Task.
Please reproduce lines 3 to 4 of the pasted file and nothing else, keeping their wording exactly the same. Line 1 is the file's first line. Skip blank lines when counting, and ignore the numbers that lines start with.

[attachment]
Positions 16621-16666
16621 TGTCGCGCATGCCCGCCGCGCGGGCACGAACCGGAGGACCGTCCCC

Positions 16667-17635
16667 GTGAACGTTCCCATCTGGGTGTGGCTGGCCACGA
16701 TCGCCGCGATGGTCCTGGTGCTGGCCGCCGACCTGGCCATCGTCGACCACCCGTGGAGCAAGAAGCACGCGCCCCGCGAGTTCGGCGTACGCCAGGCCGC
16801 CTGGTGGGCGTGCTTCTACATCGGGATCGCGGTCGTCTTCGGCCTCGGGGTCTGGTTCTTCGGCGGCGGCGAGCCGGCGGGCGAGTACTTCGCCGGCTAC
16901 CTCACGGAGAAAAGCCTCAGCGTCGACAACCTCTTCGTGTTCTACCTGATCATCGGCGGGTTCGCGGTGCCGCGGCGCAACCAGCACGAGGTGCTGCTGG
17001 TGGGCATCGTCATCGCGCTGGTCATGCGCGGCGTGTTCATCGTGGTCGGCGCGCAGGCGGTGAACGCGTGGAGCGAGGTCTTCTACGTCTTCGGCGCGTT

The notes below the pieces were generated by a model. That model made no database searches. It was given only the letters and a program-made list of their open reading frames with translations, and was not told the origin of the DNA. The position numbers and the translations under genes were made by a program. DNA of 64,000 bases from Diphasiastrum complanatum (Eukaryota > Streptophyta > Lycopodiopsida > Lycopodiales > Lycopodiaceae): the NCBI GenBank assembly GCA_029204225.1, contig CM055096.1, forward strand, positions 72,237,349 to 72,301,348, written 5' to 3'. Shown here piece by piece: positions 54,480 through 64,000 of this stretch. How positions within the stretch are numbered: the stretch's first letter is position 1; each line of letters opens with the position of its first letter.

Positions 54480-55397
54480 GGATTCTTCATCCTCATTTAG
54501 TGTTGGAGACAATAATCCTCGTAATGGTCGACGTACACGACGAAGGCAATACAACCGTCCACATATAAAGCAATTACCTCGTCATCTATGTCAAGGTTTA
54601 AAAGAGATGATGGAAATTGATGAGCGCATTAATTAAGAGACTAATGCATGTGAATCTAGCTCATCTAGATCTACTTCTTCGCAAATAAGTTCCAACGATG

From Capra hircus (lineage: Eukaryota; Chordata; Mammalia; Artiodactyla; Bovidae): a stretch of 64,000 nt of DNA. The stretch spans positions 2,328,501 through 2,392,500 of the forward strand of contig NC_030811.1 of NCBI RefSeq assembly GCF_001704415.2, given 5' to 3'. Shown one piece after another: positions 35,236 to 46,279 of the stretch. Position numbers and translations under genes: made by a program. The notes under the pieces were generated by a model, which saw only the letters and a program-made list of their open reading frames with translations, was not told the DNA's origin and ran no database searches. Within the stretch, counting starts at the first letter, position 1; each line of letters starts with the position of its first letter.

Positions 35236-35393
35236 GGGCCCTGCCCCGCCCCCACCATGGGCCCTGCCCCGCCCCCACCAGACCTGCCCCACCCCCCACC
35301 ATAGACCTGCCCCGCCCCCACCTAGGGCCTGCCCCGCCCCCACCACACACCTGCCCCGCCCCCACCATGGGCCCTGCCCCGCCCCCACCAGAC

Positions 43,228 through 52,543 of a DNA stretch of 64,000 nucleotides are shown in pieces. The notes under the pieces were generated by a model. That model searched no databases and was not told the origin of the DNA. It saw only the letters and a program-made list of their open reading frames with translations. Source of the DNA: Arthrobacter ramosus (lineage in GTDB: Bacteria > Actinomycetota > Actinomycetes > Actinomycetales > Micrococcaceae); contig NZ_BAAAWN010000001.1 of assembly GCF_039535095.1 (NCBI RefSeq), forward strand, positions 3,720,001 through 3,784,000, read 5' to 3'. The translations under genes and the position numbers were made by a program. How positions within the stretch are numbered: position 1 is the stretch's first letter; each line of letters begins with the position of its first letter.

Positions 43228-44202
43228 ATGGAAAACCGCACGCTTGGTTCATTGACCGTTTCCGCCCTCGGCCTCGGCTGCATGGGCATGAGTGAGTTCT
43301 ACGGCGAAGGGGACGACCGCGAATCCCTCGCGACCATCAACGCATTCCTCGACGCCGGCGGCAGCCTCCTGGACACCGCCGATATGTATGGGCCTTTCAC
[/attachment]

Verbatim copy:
Positions 16667-17635
16667 GTGAACGTTCCCATCTGGGTGTGGCTGGCCACGA